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Kup, I skip the MPG and MPD stuff and just them that it's so much fun to make them look like Grandpa by smoking their BMWs off the line. Only kidding. Well maybe half kidding. I sort of do a variation on the MPD. I ask them what MPG they get. Then I tell them that I can buy gas for their car at $/gallon. For example, it costs me about a penny per mile to charge. So if they get 25 MPG then my "gas" costs twenty-five cents a gallon rather than the nearly five bucks they have to pay.

Just depends on what you find works. MPD doesn't seem that natural for me because it's too many calculations but it's basically the same thing.
 

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I'm finding that most of the people that ask me about the car get the "deer in the head lights" look when I start talking about MPGe, MPG or MPD. When they ask what kind of mileage I get, I tell them I've driven 4200 on 5 gallons of gas. After they laugh and ask me seriously?, I explain that I drive ~30 miles per day and charge at night, costing me less than $1/day and only use gas on trips over 40 miles. What usually follows is the 20 minute discussion and trip around the parking lot. Two comments that I usually hear are: This can't be electric and are you sure this is a Chevy? People have this build in mind set that Chevy's are "working peoples cars" and cannot be luxurious.
 

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I'm finding that most of the people that ask me about the car get the "deer in the head lights" look when I start talking about MPGe, MPG or MPD. When they ask what kind of mileage I get, I tell them I've driven 4200 on 5 gallons of gas. After they laugh and ask me seriously?, I explain that I drive ~30 miles per day and charge at night, costing me less than $1/day and only use gas on trips over 40 miles. What usually follows is the 20 minute discussion and trip around the parking lot. Two comments that I usually hear are: This can't be electric and are you sure this is a Chevy? People have this build in mind set that Chevy's are "working peoples cars" and cannot be luxurious.
that is exactly what i get. they expect it to be a burt and earnie muppetmobile that is cheap and odd looking like a prius or leaf, not a luxury car. after they look at it the price comments stop. next comes the gas mileage question and i answer it the same as you. it freaks people out, when i let them drive it they are simply in awe. they have been so conditioned by fox news when they see it for them selves it's nothing they have been convinced it was. i have let about 10 people drive mine and all of they have gone home to talk to their spouse's about one. one thing is for sure it has definitely shaken their trust in fox news and i find that amusing to say the least.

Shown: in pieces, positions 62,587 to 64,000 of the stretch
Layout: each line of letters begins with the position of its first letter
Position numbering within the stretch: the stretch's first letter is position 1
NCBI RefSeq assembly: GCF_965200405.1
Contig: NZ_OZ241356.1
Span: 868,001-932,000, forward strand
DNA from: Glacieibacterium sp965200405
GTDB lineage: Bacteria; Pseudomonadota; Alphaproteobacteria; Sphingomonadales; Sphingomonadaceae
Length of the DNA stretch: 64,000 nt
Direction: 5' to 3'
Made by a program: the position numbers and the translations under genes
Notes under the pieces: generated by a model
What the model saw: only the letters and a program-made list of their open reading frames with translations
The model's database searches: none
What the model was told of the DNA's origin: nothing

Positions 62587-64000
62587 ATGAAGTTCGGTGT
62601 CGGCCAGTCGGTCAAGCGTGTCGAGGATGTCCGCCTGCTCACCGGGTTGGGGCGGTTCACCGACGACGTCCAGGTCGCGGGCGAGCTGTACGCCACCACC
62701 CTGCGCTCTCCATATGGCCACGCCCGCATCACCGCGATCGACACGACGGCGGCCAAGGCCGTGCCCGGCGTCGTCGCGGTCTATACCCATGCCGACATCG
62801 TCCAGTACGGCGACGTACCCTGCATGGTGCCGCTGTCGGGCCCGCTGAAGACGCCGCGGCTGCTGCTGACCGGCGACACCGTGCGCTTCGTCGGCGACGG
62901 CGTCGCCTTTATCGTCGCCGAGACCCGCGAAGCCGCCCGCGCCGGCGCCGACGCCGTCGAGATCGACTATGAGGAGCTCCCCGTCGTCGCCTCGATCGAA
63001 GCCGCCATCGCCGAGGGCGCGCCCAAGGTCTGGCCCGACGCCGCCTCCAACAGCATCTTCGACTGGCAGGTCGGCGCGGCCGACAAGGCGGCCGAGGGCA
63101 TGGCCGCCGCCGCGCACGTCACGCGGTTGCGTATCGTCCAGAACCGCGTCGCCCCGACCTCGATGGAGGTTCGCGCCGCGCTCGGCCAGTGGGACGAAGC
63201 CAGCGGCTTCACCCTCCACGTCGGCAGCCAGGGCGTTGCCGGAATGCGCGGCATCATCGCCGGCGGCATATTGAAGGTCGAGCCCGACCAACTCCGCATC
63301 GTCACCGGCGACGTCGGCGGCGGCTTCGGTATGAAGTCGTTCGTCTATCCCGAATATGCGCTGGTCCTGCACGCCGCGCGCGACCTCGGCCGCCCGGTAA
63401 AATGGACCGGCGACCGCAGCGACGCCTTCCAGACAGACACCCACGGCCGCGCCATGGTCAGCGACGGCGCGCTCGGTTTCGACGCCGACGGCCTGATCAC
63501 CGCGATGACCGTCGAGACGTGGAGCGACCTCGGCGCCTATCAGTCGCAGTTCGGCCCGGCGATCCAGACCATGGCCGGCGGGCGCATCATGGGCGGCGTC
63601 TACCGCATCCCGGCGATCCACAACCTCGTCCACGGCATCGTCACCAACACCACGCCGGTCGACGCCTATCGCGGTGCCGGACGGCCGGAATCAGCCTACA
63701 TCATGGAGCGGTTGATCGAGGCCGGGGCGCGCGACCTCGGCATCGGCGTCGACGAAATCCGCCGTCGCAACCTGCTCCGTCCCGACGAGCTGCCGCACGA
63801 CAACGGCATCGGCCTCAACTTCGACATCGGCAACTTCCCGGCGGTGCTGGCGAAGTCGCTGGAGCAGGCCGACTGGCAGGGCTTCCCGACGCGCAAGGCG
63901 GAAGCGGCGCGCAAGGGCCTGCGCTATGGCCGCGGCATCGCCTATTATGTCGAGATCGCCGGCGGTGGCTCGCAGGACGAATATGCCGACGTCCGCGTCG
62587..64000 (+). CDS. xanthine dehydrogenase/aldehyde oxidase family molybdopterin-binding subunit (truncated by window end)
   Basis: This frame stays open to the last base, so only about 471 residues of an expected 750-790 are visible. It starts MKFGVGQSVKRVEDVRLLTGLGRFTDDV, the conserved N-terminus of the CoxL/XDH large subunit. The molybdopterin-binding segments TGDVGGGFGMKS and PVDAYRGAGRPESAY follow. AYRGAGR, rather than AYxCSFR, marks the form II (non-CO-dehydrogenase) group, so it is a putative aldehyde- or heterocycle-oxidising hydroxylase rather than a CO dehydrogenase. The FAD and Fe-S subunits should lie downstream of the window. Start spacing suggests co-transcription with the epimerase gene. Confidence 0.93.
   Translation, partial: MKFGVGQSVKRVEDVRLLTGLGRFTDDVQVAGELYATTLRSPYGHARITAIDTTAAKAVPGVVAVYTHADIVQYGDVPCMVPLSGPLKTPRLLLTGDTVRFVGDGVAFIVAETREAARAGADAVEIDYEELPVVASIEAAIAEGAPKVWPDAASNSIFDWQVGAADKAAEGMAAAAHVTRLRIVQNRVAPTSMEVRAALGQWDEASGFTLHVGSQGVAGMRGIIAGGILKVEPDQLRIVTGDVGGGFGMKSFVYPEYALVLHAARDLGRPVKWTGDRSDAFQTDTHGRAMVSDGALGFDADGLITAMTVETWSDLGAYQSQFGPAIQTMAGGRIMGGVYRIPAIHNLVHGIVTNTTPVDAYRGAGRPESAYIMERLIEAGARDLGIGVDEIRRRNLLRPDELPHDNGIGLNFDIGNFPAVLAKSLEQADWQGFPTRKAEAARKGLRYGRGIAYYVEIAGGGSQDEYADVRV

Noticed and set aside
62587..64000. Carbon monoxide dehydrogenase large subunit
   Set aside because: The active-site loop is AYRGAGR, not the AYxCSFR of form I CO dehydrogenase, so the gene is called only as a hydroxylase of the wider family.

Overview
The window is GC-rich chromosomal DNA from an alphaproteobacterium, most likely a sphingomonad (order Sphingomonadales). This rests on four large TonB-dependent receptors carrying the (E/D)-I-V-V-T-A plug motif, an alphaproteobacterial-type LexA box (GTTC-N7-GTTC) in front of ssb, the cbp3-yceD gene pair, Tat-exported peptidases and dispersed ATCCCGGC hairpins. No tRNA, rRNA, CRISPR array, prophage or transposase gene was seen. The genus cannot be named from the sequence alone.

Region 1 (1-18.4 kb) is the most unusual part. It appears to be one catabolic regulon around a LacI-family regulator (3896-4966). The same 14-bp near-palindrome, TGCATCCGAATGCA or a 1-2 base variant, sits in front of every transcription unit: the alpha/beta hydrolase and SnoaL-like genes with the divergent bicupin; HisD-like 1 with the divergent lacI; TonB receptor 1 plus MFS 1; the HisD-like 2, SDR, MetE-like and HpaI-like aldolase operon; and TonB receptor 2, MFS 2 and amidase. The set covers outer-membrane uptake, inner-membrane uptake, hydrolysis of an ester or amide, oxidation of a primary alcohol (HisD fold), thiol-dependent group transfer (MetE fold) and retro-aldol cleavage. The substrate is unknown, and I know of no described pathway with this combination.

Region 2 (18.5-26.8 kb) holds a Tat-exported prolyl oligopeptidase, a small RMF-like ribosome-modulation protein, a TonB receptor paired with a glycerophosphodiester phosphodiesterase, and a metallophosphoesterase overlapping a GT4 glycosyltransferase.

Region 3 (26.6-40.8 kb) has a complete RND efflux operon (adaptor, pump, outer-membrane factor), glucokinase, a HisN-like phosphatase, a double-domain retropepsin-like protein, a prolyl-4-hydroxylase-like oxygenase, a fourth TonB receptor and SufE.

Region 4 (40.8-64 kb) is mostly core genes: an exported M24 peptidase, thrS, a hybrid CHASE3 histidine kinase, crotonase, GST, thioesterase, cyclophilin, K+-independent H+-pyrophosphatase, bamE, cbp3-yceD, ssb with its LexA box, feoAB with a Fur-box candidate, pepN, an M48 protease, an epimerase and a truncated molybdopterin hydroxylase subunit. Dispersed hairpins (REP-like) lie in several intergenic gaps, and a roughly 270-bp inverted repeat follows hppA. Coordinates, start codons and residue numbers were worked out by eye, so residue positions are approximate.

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I'm finding that most of the people that ask me about the car get the "deer in the head lights" look when I start talking about MPGe, MPG or MPD. When they ask what kind of mileage I get, I tell them I've driven 4200 on 5 gallons of gas. After they laugh and ask me seriously?, I explain that I drive ~30 miles per day and charge at night, costing me less than $1/day and only use gas on trips over 40 miles. What usually follows is the 20 minute discussion and trip around the parking lot. Two comments that I usually hear are: This can't be electric and are you sure this is a Chevy? People have this build in mind set that Chevy's are "working peoples cars" and cannot be luxurious.
This is exactly what I have found!! I had a colleague at work going through the numbers and seemed really knowledgeable about the Volt but was still negative towards. I let him take it for a spin and he was like "WOW!".

Also, I find people tend to go to the extreme cases. For instance they will say that at 150 miles of driving a day it's not any better than a regular car. Then I ask how far they live from work and they say 5 miles. :confused: Then I have to explain that 78% of people drive less than 40 miles a day, etc. In my opinion everyone wants to go to the worst case driving condition and go back from there. Probably similar to the guy who thinks he needs a Suburban because he takes one trip a year.

People tend to over-estimate their daily driving so the 40 mile range sounds low, when in fact in most cases it is not. I am going to start my conversations about the car from now on by asking about daily driving scenarios and work back from that.
 

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Miles per dollar is one good way, but the cost per mile is another, and it is just as easy to calculate. When a car driver goes for a fill-up, reset the miles to zero on the trip counter (all cars have one). The when the car driver return for the next fill-up, divide the fill-up cost by the miles on the trip counter. On another post here in the forum, someone managed four cents per mile (about 25 miles per dollar) which is excellent. My 1995 Buick Regal gave me twenty cents per mile or about five miles per dollar after my latest tank fill-up (about $55!).